The Government is proposing a 5% increase in business rates from April 1.
Retailers have been protected from big jumps in their business rates by a “transitional relief” system, which ensures increases are phased in over a number of years, but this is being removed on March 31, meaning businesses which have benefited from this previously could face much larger increases than 5%.
Next April, all commercial properties in the UK will be revalued, and rates going forward will be based on these new valuations.
Retailers argue the revaluation will be based on rental levels in April 2008, a time when the property market was buoyant. Again, they argue that this is unfair as the property market has declined since then.
Alan Watson, rates partner at property consultants
Rapleys, said: “Most businesses will see rates go up by 5% in April.”
He is advising dealers to ask advice from their property consultants to help them decipher what the changes mean for them and in some cases challenge the increase.
He said: “It’s a very complicated and dusty subject. The best thing dealers can do is seek expert advice on what the changes mean for their business.
“If dealers haven’t already done so it is still not too late to challenge their rating assessments back to 2005.”
Watson doesn’t think the rise will be enough to push dealers over the edge: “I wouldn’t go as far as saying it would be the final nail in the coffin, but it’s a rise businesses could do without when times are tough.”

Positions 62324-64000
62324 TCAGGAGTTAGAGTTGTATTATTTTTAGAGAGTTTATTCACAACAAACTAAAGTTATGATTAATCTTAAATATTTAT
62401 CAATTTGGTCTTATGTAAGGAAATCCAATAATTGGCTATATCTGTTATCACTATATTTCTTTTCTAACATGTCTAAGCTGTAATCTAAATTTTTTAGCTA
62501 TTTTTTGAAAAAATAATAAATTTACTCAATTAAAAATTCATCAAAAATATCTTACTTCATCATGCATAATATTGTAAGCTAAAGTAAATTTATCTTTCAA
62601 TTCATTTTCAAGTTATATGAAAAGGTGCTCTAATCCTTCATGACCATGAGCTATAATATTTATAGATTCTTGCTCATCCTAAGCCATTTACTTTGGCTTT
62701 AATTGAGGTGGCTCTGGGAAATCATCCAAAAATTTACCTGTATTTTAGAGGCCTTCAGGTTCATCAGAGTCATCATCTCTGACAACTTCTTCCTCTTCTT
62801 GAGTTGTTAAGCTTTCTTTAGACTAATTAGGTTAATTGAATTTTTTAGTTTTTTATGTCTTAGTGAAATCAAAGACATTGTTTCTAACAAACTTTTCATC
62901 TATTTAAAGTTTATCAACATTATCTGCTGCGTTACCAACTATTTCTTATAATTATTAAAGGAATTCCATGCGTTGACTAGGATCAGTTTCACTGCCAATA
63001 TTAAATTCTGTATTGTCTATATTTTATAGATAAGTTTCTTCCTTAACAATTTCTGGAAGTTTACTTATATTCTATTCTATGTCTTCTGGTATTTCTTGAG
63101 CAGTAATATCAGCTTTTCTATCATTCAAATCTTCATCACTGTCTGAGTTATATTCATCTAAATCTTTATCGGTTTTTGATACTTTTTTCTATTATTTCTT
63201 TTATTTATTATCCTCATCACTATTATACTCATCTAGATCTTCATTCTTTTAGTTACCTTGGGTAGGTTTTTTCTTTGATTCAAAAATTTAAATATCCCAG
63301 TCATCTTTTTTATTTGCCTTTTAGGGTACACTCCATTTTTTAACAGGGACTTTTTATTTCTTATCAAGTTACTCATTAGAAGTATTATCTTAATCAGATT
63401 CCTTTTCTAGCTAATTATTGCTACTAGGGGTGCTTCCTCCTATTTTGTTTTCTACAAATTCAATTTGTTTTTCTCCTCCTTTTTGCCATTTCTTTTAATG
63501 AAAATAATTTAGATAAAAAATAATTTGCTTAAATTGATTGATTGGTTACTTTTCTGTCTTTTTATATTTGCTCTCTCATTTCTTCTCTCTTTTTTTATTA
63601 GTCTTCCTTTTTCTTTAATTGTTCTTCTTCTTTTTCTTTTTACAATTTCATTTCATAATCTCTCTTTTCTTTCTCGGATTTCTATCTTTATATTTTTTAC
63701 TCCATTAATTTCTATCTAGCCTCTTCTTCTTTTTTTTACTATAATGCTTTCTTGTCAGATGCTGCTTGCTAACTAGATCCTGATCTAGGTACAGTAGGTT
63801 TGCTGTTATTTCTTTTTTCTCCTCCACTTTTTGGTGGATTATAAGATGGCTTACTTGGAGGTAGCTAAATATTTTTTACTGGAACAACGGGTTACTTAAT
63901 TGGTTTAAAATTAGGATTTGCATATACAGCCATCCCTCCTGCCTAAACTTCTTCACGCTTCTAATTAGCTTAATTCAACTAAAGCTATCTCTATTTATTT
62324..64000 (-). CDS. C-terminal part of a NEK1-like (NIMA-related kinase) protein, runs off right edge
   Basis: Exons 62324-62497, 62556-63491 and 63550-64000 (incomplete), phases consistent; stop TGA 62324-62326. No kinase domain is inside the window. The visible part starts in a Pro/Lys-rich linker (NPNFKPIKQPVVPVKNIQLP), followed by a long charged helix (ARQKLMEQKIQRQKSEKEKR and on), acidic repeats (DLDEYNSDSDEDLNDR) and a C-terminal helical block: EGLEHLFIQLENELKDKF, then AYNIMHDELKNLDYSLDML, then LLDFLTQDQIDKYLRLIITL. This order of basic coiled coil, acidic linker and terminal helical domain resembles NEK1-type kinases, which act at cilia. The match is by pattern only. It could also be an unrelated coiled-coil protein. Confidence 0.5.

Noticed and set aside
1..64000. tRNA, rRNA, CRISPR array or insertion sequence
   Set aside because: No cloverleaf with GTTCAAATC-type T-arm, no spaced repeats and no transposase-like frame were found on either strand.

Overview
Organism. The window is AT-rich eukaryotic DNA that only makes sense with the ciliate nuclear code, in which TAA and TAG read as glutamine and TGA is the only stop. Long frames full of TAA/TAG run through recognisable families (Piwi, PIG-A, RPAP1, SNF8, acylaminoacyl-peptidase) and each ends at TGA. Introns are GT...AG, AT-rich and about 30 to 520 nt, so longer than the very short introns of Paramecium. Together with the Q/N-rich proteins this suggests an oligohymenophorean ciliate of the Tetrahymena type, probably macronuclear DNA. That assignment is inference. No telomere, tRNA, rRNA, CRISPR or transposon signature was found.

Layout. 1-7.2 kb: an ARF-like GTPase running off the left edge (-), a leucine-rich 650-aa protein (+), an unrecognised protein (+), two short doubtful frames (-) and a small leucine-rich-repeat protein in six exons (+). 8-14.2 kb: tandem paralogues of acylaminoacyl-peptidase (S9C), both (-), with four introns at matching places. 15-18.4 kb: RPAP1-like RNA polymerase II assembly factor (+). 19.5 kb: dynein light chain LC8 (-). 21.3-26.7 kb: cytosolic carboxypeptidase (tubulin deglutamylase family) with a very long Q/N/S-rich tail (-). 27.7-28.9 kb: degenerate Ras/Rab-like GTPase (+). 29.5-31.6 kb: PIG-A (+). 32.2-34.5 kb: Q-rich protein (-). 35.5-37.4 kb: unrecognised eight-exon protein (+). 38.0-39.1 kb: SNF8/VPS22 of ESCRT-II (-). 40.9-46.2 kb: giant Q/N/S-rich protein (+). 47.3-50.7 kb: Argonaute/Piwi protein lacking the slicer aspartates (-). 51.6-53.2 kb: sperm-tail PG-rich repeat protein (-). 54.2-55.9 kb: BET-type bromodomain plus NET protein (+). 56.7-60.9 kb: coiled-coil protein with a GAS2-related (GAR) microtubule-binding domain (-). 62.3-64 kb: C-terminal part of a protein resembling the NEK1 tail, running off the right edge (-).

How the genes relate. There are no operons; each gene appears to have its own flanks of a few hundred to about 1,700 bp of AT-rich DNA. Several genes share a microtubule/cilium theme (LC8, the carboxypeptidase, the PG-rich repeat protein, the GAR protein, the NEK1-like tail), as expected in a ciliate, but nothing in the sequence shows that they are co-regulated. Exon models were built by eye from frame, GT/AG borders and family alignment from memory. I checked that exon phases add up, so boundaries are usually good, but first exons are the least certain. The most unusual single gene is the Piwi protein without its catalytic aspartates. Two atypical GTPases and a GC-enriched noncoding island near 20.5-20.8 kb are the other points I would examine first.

In a letter to Retail Week magazine, Chancellor of the Exchequer Alistair Darling said there were no plans for the Government to amend the rate rise. Doing so would cost the economy £1 billion.
He said: “Revaluation does not, in itself, raise extra revenue. It simply redistributes the tax to reflect changes in the property market across the country.”
But in the longer term he said he would be willing to consider changing the business rates system to make it less vulnerable to fluctuations in the property market.
What is revaluation?
A revaluation, or reassessment, of all rateable values is carried out by the Valuation Office Agency every five years to ensure they are kept up to date and reflect changes in the
property market. The previous revaluation came into effect on April 1, 2005.
Transitional relief is a Government scheme which ensures that large increases or decreases in rates bills due to the revaluation are phased in gradually.